• For long dresses and skirts, take care that the back doesn’t drag on the floor or get caught in the wheels.
  • Instead of a dress, look into if you can make a co-ord/two piece that mimics the look of a dress.
  • Sewing patterns for skirts sometimes have long zippers going down the back of the skirt, this is not comfortable to sit on. See if you can move the zipper to one side (or both sides!) of the skirt.
  • Elastic waistbands are an absolute win for skirts! Very comfy, plus the stretch allows for easier (un)dressing.
The Elton cardigan by Joji Locatelli is slightly cropped, has a loose boxy fit body and fitted 3/4 length sleeves. Get the pattern here on Ravelry.


  • For trousers, it’s very important that they fit loosely around the waist or that they have a lot of stretch, so that they don’t cut off the bloodflow. Also, some people might use medical devices such as catheter bags, or have tubes around their waist, which may be hidden under looser clothing.
  • Similarly to dresses and skirts, trouser legs ride up in the front so they need to be a bit longer, IF you are going for a full-length pair. Do make sure they don’t get caught in the wheelchair.
  • Cropped trousers usually work well.
  • No bulky seams or textured fabrics anywhere the body touches the wheelchair.
  • Elastic waistbands!
  • Long zippers at each side of the trousers to help with undressing. Trousers unzipping at the sides can also be bought at stores that have adaptive wheelchair clothing.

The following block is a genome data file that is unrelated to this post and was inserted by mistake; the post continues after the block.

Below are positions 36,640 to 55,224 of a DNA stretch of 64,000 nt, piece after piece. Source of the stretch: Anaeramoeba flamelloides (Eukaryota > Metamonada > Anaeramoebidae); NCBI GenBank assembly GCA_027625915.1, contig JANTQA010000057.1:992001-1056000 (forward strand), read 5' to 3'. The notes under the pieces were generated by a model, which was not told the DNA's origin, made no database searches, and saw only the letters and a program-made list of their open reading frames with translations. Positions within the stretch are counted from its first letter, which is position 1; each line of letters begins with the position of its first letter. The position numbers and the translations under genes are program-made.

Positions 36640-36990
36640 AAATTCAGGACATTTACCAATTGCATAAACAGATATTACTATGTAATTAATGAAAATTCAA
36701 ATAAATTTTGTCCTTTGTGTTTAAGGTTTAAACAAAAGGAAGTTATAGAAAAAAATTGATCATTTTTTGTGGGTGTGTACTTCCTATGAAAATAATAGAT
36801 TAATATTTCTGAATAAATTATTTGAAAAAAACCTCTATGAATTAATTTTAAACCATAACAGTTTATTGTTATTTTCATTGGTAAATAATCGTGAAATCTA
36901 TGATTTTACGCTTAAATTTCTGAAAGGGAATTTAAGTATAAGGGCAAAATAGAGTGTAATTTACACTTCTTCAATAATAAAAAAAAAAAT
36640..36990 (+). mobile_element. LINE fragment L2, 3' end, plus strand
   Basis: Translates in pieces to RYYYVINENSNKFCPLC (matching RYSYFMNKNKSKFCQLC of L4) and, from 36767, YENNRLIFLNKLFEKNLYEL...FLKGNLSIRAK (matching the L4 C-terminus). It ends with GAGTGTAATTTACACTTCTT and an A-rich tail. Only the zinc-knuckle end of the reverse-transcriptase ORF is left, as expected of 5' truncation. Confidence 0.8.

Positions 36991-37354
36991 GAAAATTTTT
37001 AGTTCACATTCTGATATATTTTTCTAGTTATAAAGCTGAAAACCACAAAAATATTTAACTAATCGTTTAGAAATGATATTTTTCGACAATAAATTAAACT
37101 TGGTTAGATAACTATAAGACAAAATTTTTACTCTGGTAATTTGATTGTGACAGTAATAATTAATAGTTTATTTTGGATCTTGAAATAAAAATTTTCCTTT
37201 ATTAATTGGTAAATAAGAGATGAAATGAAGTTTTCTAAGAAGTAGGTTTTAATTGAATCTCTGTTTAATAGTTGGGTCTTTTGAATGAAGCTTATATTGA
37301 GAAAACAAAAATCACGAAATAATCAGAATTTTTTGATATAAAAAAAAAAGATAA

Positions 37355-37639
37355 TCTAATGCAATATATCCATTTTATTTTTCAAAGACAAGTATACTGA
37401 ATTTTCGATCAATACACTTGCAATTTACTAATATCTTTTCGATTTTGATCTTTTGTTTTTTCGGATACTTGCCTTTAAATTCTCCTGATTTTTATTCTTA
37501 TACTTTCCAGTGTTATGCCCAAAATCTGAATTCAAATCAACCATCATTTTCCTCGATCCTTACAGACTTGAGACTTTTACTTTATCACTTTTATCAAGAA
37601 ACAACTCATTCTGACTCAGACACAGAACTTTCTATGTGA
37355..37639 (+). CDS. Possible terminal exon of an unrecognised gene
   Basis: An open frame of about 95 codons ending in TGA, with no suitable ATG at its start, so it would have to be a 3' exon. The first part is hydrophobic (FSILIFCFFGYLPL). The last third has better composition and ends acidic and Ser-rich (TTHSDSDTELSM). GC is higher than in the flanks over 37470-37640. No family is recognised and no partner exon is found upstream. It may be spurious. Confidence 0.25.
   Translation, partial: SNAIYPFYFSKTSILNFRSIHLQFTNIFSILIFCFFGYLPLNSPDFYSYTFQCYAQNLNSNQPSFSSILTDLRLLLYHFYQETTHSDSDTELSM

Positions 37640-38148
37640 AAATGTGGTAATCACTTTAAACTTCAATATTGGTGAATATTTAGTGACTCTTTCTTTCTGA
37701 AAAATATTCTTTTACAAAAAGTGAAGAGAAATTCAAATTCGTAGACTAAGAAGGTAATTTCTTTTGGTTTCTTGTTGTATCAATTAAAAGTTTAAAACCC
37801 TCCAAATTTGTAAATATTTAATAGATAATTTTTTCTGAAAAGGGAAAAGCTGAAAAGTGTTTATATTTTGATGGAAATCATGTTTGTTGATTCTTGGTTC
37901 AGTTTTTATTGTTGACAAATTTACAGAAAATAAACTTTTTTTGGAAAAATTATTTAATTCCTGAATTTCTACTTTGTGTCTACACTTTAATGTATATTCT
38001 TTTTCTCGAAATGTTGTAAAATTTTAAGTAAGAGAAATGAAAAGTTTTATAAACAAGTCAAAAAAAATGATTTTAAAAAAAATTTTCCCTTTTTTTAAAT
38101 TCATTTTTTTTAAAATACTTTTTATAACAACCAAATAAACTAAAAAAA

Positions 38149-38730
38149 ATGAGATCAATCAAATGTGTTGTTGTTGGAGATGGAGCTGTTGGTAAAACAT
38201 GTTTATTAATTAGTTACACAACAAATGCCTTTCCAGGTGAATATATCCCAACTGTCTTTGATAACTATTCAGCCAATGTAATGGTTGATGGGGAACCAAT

• Pockets should ideally be placed at the top of the thigh. Pocket placement for traditional 5-pocket jeans style are often not accessible at all for wheelchair users. Have you ever tried getting your lipbalm out of your pocket while sitting down? It’s much more accessible if they are placed at the top of the thigh.
  • If adding pockets, make sure they have zipper closures so things cannot fall out, you don’t want to be picking up things from the floor all the time.
  • The ‘waist area’ on trousers should be shorter in the front and longer in the back. If you’re knitting or crocheting a pair of sweatpants, you can add shortrow shaping in the back. Sewing leggings may also be easily adapted by cutting a larger piece of fabric for the back. You can also find some ready-to-buy trousers for wheelchair users online. In Dutch, this is called a ‘zit snit’ (sit cut), and in English I believe trousers adapted for wheelchair use are called ‘drop front’ trousers, so if you want to find some online you can try those search words.
Heerlen Sock pattern by Mieka John from Salt and Stone Knits, the pattern can be found here on Payhip and here on Ravelry.


  • Make sure to have lots of stretch in the leg and cuff. In particular, make sure the bind-off round is stretchy as this helps with putting the socks on.
  • To help with stretchiness and to keep socks from sliding down, you might want to have a ribbed pattern over the entirety of the leg instead of just the cuff.